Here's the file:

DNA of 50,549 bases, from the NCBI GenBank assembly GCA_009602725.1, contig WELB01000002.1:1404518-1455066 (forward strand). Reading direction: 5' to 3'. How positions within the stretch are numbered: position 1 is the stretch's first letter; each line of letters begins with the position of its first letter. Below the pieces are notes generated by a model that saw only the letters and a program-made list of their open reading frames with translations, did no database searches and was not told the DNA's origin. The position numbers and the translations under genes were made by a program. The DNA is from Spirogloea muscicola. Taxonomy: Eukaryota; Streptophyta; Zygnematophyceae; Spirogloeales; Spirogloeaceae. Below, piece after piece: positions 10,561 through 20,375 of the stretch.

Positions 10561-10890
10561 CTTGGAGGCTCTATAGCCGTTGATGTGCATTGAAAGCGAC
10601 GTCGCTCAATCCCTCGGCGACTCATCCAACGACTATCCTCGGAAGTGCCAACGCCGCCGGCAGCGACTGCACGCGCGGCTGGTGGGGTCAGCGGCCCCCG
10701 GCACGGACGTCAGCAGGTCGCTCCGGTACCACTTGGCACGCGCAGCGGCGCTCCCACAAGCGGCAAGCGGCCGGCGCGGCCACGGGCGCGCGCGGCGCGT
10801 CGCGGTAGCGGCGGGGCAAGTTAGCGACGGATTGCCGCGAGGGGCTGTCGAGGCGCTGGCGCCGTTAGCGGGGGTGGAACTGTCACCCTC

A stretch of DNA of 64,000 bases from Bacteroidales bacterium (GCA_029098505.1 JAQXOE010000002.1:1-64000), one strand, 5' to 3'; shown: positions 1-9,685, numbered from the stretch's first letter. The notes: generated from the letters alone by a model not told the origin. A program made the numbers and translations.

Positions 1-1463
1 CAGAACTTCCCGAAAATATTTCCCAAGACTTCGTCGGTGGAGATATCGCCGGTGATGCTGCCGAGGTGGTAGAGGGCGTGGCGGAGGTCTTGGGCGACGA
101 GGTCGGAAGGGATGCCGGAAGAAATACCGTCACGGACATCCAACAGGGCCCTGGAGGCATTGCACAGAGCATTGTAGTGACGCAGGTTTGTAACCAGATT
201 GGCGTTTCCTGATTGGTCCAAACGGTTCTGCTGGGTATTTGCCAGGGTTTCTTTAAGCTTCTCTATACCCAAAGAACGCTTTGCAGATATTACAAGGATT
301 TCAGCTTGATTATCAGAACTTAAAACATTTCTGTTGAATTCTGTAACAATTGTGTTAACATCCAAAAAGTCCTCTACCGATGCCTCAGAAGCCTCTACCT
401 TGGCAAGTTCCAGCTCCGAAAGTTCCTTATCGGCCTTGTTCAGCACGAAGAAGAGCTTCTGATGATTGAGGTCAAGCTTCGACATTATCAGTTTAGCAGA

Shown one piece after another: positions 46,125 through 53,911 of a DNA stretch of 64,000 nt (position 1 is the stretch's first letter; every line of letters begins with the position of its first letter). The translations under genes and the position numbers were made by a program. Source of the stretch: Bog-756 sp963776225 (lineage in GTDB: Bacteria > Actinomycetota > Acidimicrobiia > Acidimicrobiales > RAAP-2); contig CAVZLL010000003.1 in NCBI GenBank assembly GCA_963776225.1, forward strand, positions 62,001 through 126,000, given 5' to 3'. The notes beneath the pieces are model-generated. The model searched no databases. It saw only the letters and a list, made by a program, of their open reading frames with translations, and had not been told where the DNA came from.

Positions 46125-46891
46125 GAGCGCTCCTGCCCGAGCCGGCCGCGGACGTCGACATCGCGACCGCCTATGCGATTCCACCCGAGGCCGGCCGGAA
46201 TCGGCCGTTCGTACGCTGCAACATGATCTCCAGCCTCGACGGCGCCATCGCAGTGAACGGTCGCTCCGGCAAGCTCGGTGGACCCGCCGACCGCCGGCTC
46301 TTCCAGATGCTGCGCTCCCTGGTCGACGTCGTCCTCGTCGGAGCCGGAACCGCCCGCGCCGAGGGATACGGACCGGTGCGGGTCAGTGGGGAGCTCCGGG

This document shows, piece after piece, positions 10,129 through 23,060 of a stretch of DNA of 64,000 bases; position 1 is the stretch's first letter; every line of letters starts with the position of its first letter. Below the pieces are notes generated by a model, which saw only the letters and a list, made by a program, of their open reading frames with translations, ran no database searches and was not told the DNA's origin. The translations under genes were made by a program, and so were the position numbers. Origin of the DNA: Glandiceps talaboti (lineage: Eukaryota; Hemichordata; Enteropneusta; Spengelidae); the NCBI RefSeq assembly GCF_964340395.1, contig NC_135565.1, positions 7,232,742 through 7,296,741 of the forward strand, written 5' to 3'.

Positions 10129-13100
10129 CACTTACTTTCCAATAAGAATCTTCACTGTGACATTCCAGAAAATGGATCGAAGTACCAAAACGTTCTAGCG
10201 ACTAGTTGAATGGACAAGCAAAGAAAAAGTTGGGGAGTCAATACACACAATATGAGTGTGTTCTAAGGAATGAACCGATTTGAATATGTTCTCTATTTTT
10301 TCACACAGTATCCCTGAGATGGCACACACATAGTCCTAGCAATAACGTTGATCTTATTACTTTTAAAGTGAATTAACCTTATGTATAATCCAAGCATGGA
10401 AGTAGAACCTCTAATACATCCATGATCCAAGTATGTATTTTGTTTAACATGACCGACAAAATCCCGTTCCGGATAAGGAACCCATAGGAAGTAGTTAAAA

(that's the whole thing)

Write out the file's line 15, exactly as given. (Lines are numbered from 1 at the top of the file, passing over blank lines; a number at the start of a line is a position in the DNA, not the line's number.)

Positions 46125-46891